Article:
13. #13

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    That was unnecessarily mean.
    "It's fun to have fun, but you have to know how." ---Dr. Seuss

  14. #14

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    Needing to recharge more frequently than showering or doing laundry? You may have a screen addiction. The answer is to carry a battery big enough to get you to the next hotel or hostel. Pretty simple. 12000 milliamp hours should be plenty, but choose the battery based on your personal screen time.

  15. #15

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    Having seen some particularly brazen power theft from businesses over the past few years, the best advice is to always ask to charge, especially long duration charges. Staying the night in a hotel or hostel typically comes with that privilege, however buying a coke at a general store does not. Most places have little issue with it, though some do. Asking first eliminates any mistakes.

  16. #16

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    if the recharge is more important than the money but you don't want to stay in town overnight, you may just offer a business $5 to be able to leave your phone charging and maybe do other "town chores" while charging.

    Also, you could try spending a week using your phone the way you would while on trail and see how long it lasts on the built in battery and the backup charger you have. I did that before a trip and found I could go just about a week with a 4K AH charger. And A 4K charger takes less time to fully recharge than a 10K, it's smaller and lighter.
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  17. #17
    Registered User ldsailor's Avatar
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    Quote Originally Posted by steady123 View Post
    All shelters now have outlets for phone charging. You will be fine.
    I once saw an outlet in a shelter with electrical wire running from it. Still, it was obvious it was a prank, but some hikers tried to plug into it.

    To the OP, be sure to keep your phone in airplane mode. That will extend the battery life. You don't need cell coverage to use Guthook if you download the maps and images. It uses the phone's GPS.
    Trail Name - Slapshot
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  18. #18
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    Quote Originally Posted by krshome View Post
    I don't, I just want to make sure I can charge when I need to. I would be using my phone for work calls, emails, texts (Check once a day when possible. I have my own business) Guthook, Gaia and also music occasionally. Same power everyone else is using most likely. I have a 10000 Anker but ill probably only need my 6700 Anker if i charge once a week or so. I'm more concerned with when I'm not going into town and just staying on the trail. How often do you come upon a place along the trail? Is it something other hikes would talk about?

    Your expecting always available high usage. Not everyone's energy consumption is equal. This is a misassumption, "same power everyone else is using most likely."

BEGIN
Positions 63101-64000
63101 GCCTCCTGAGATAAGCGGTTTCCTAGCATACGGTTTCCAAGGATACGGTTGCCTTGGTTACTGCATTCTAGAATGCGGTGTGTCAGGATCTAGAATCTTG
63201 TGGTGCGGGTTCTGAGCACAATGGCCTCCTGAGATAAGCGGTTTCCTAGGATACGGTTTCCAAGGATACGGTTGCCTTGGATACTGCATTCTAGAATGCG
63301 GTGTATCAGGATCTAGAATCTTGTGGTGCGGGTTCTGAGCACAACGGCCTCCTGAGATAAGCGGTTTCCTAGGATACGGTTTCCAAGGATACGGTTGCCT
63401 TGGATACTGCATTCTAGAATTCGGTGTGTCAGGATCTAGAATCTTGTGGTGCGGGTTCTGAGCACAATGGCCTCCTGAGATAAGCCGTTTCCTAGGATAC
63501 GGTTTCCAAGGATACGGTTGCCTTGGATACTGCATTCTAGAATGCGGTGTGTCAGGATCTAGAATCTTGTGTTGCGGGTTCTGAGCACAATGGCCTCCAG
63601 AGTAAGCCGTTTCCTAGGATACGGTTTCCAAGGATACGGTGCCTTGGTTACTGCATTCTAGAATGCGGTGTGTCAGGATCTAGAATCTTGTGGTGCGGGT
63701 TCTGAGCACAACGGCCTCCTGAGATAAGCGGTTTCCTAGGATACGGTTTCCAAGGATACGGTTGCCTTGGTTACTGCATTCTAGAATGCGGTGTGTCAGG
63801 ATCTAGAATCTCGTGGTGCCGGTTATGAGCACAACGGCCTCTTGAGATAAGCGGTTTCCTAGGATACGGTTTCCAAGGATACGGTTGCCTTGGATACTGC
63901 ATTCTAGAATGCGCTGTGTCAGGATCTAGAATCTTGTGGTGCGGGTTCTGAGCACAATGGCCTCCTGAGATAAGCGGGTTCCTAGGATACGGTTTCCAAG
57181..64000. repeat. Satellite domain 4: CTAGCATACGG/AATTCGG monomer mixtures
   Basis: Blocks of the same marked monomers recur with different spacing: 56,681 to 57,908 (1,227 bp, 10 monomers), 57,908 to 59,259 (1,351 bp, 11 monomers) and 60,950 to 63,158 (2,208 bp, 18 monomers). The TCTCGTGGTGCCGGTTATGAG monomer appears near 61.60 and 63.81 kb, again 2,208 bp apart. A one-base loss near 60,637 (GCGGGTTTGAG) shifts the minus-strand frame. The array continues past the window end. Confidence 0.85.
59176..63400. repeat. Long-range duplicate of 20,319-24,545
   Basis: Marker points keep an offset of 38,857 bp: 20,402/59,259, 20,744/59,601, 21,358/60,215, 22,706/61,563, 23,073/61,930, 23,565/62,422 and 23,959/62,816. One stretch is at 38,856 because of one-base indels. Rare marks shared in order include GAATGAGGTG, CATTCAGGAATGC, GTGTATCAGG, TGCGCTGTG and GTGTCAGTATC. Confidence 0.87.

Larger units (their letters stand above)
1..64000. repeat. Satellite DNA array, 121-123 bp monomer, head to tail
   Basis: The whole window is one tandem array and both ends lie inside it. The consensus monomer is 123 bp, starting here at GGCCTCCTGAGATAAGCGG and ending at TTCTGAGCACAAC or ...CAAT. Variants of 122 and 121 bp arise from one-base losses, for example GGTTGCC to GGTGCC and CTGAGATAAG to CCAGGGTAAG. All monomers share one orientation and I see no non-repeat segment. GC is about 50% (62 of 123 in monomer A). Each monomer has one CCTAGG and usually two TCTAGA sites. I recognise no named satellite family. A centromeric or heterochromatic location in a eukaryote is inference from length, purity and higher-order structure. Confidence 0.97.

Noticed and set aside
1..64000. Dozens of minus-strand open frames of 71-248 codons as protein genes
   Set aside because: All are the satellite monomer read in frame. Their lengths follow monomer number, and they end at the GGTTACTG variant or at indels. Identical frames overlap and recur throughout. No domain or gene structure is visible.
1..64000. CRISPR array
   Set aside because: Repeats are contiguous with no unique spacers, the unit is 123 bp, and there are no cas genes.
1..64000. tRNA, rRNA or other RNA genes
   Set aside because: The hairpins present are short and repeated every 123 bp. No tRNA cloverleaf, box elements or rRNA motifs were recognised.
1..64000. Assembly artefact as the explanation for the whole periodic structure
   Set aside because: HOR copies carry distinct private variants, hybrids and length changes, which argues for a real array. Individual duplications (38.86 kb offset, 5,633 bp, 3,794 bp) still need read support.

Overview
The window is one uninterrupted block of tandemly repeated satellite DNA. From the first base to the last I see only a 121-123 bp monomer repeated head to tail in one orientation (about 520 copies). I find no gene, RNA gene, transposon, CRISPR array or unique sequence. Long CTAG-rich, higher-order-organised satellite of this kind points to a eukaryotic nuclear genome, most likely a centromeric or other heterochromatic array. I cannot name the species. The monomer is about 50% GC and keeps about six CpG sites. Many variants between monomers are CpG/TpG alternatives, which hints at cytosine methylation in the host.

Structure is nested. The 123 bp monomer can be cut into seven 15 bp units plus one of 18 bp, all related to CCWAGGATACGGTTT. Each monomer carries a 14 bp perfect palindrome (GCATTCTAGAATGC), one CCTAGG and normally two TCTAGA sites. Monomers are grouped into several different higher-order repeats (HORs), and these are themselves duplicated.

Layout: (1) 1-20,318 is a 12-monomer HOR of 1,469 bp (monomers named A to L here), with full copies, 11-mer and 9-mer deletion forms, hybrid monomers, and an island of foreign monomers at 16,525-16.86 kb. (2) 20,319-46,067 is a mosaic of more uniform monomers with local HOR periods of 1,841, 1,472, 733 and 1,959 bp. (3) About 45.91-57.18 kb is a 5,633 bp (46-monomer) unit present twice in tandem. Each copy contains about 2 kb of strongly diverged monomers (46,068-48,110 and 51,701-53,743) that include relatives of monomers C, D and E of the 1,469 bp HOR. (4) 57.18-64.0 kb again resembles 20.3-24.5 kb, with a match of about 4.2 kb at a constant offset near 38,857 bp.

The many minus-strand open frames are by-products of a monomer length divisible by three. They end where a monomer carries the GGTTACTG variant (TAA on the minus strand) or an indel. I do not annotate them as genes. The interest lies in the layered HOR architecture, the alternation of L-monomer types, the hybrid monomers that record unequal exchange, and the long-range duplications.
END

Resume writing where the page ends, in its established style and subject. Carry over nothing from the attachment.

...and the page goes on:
As a cautionary tip you may have to adjust your energy consumption or how you use it, conducting your affairs in accordance with the environment. This may mean you have to curtail usage habits. You're going to find out fast life on the AT is not everything in unlimited amounts. A hike can enlighten those accustomed to unbridled consumption, with an expectation of goods and services eternally available, how consumptive their mindsets.

    I've worked during LD hikes as a Landscape Designer and Property Mngr and have known others that worked from trail as day traders, journalists, accountants, etc. I've known LD backpackers that built large homes while daily conversing with Architects, Gov't Officials, a litany of subcontractors, etc or playing attorney tag daily during nasty divorces while on LD hikes. I've spent wks on trails with CEO's some of large companies. It was NOT a vacation hike as some always define hiking.

    I went into town more often rather than trying to carry and support daily all my professional work and energy needs. Even with a solar array or multiple power banks CAD drawing software and the complicated designs I was hired to provide would have demanded excessive energy usage, wt, dollar hardware costs, and complication for me as an UL styled backpacker. As Fox said I took more Neros and Zeros. Sometimes it was two days in town in front of a large computer. I did have two power cells that worked on a Colorado Trail Thru hike, Carlsbad Caverns, Guadalupe NP, and Big Bend NP almost three month trip acting as a Property Mngr/Reno Site Supervisor for renovations on a 40 unit apartment complex located in NJ. I spent work time in towns though too that I normally would not have included if I wasn't working. On that CT mid west trip I spent three days in Buena Vista CO just for work. It also was helpful brothers assisted me filling in the in person relationship gaps required who also owned the complex. I organized my hike and biz duties by doing as much as I could when in town. On trail time I never spent glued to a device. Maybe, it was in some ways easier for me since I wasn't married or had children. Nevertheless, serious timely responses and responsibilities existed.